If you've paid a recent visit to Shin Kong Place, one of the toniest shopping malls Beijing has to offer and located on the eastern end of Beijing's CBD, you might have noticed a subtle change: the name “Shin Kong Place” is now completed absent.
Rest assured you're not going crazy: the name has been stripped and the mall is now known merely as Beijing SKP because the Taiwanese co-developer has withdrawn from the joint venture and taken the old name with them.
The high-end shopping center was developed in 2006 by partners Beijing Hualian Investment Group and Shin Kong Mitsukoshi Department Store Co. from Taiwan. It quickly established itself as a top-notch destination for luxury goods, with outlets that included Chanel, Prada, Mikimoto and Marc Jacobs.
The mall's revenue grew at an astounding 30% annual rate between 2008 and 2011, and in 2011 it became the most lucrative shopping complex in Beijing, netting RMB 6.5 billion in revenues.
Rumors as far back as 2008 cited conflicts between the two joint venture partners. In 2013, Shin Kong finally quit the venture, taking with them their trademarks “Shin Kong Place” and the Chinese xinguang tiandi (新光天地).
While the breakup took place more than a year ago, the name change was not enforced until recently. Inside, the shopping center looks pretty much the same as usual.
The Shin Kong Group, meanwhile, has just started construction on a new Shin Kong Place, this time in partnership with Yuan Yang Real Estate. The new mall is under construction near the East Sixth Ring Road in Tongzhou. No estimated opening date has been released.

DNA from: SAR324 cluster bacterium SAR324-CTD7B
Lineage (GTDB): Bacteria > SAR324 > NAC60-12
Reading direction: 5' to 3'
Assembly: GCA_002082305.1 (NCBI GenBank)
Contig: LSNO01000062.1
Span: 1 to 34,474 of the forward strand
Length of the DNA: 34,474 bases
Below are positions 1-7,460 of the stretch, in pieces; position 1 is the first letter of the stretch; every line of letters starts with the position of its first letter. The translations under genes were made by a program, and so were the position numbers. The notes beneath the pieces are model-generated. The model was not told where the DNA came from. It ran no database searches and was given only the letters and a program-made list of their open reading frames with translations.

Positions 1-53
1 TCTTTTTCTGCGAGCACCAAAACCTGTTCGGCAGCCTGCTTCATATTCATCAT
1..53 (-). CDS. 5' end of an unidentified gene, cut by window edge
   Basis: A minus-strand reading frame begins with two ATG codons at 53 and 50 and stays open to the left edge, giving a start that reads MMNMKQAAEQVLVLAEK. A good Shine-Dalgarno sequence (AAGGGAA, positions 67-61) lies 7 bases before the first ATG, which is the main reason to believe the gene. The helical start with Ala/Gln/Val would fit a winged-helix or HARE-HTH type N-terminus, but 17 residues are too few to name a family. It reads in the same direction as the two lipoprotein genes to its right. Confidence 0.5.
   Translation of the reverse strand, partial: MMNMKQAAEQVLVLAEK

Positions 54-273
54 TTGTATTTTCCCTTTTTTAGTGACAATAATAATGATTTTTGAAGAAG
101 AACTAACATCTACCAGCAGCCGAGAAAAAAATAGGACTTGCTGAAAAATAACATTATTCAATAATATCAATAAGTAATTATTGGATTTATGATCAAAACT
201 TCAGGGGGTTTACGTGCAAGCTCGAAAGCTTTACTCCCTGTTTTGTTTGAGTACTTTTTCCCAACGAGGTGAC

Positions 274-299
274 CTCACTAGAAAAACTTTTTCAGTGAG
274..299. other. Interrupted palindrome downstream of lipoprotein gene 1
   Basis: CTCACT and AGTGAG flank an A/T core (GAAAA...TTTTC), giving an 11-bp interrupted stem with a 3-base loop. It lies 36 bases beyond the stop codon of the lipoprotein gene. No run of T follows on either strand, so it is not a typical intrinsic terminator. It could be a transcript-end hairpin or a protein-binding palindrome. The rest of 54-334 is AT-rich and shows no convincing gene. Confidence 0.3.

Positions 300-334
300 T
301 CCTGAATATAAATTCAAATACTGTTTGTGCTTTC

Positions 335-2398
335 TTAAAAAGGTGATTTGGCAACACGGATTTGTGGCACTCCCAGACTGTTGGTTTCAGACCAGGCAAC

Shoppers at Beijing SKP asked by reporters from Beijing Community Daily claimed they had not even noticed the name change. Some found the new name, Beijing SKP, to be odd.
SKP is an acronym for “Shin Kong Place”, but with that gone, the S, K and P no longer stand for anything. Even more odd is that the mall has not designated a Chinese equivalent for "SKP". This is particuarly challenging because the sounds for the letters "S" and "K" (unlike letters such as P, T, B or D) have no direct phonetic equivalent in Mandarin Chinese.
A call to the shopping center to ask its Chinese name resulted in this exchange (translated from the Chinese):
the Beijinger: Hi, what's the Chinese name for this mall?
SKP: There is no Chinese name. It's just "Beijing SKP".
the Beijinger: What if I don't know how to pronounce that? Is there another way to address the place?
SKP: No. It's just Beijing SKP.
An anonymous hotline operator working for the mall told Beijing Community Daily that RMB 50 kuai would be deducted from their salary each time they accidentally used the old names.
The new Shin Kong Place in Tongzhou is rumored to be on a larger scale and even fanicer than the old one, and will be located on the Beijing Subway's Line 6, which was finished last year.
Image: Beijing SKP
Visit the original source and full text: the Beijinger Blog